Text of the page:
11 Anglesea Street, Arrowtown
List Entry Information
List Entry Status
List Entry Type
Historic Place Category 2
Private/No Public Access
24th November 1983
Extent of List Entry
Extent includes the land described as Lot 2 DP 11488 (CT OT3C/174), Otago Land District and the building known as Cottage thereon.
Lot 2 DP 11488 (CT OT3C/174), Otago Land District
Take away the contemporary cars and the modern tar seal and Anglesea Street returns seamlessly to the nineteenth century. Halfway along the street stands a little weatherboard cottage, largely hidden behind a hedge. This is the historic home of the Baker family. This weatherboard cottage has high aesthetic values and contributes to the heritage character of Arrowtown, one of New Zealand’s best-preserved gold mining towns. It is one of several small nineteenth century cottages on Anglesea Street, in the residential area south of Buckingham Street, Arrowtown’s historic main thoroughfare. Other examples include neighbouring No’s 9, 10, 11 and 12 Anglesea Street, all Category 2 historic places. . It represents the early mining and settlement days of Arrowtown - humble and utilitarian, a ‘huddle in the middle of nowhere’. Now part of a booming tourist precinct, the Bakers’ humble cottage forms part of historic Arrowtown’s charm.
The first known reference to the cottage was in 1878 when John Baker (1840?-1905?) paid the Council rates for a house and shed. In 1885 the first Certificate of Title was issued for the property, being Lots 5 and 6, Block V, Town of Arrowtown. The title was issued to ‘Harriet Baker, wife of John Baker of Arrowtown, settler’. In 1890, when the rates were again paid, the property was described as a weatherboard house with stable. The house stood on Lot 5.
Like most of their neighbours, the Bakers got on with the life of trying to make ends meet and raising a large family, including at least four sons. It seems Baker undertook a number of different options to provide for his family. For example he held an agricultural lease of Sections 9 and 10, Block X, in the Shotover District (98 acres). Unfortunately, in 1891 this land was found to be ‘payable auriferous’. In October, miners and ratepayers of Arrowtown assembled at a public meeting asking the Lake County Council to cancel John William Baker’s lease. The Mines Department eventually paid Baker £100 as compensation for the leasehold land taken from him.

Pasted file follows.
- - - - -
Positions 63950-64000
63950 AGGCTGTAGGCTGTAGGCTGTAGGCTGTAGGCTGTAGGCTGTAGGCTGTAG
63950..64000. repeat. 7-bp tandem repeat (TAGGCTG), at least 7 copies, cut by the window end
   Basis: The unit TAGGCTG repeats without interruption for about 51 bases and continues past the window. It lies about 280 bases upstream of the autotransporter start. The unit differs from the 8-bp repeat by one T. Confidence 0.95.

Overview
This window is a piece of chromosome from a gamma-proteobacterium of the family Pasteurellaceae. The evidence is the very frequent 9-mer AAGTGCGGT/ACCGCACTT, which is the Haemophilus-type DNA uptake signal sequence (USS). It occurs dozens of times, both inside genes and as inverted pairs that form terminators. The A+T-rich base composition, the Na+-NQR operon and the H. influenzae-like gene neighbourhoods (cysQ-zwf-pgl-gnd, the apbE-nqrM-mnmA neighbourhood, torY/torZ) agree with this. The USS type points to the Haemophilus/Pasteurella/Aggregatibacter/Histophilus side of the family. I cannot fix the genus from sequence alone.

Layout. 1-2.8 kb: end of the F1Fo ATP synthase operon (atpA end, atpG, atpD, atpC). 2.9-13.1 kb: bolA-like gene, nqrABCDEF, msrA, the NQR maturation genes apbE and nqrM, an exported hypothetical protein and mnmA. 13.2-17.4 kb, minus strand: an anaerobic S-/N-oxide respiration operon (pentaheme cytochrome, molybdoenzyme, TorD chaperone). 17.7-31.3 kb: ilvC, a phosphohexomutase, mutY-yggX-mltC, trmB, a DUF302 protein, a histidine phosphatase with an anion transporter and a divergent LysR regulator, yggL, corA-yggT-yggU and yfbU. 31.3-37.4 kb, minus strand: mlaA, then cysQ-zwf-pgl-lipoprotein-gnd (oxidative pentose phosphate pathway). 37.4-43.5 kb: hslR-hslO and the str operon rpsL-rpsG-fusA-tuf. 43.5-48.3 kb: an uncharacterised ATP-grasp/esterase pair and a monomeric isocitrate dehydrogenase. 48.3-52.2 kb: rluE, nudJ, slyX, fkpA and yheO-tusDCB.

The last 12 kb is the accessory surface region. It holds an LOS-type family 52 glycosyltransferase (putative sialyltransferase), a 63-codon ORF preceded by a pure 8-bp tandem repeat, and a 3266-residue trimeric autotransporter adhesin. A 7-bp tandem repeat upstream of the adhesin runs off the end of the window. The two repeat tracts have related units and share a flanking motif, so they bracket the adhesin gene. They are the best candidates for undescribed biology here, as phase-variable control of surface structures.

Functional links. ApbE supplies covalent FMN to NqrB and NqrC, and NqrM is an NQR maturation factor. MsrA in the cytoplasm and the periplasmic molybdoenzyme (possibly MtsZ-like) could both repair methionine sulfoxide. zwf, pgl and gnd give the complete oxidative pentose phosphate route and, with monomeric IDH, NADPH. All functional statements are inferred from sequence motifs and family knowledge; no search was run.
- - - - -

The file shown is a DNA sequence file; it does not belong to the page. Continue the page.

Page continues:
Baker also tried his hand at goldmining. He probably took up ‘Cornish’s reef’ at the Crown Terrace in 1896. He also became a carter, or packer as they were known; ferrying goods over makeshift roads to far-flung miners. In 1891 Barker was lauded for carrying over the ‘Macetown dray road [which] is often described as makeshift…two tons of machinery for the Sunrise battery on a wagon with six horses…’ Carters, or packers, were a ‘tough breed, enduring weather cold enough to freeze their beards’. The history of packers is not well documented, yet it was one of the most important occupations in gold rush society. Packers supplied the goldminers, often charging high prices for food and other commodities.
John probably died in 1905, aged 65. Harriet remained in the house until at least 1938, when she transferred the home to her son George Arnold Baker (1876-1949), farmer of Arrowtown. Harriet died in August 1940 aged 87.
George sold Section 5 in 1948 to Robert Wilkie and Lot 6, including the house, to William Sligo in 1949. Sligo, a Dunedin share broker, died in 1968. His estate sold the house to George and Barbara Couper. In 1996 the Coupers sold to Janet Young and Susan Ryan and in 2002 the house sold to the current owners.
Cottage built by this date
Additional building added to site
1890 - 1899
Stables added by the 1890s
18th September 2013
Report Written By
29 October 1891, p. 14, 15 September 1892, p. 20, 1 October 1896, p. 19, 22 January 1891, p. 17, 16 December 1908, p. 39.
A fully referenced upgrade report is available on request from Otago/Southland Area Office of the NZHPT.
Please note that entry on the New Zealand Heritage List/Rarangi Korero identifies only the heritage values of the property concerned, and should not be construed as advice on the state of the property, or as a comment of its soundness or safety, including in regard to earthquake risk, safety in the event of fire, or insanitary conditions.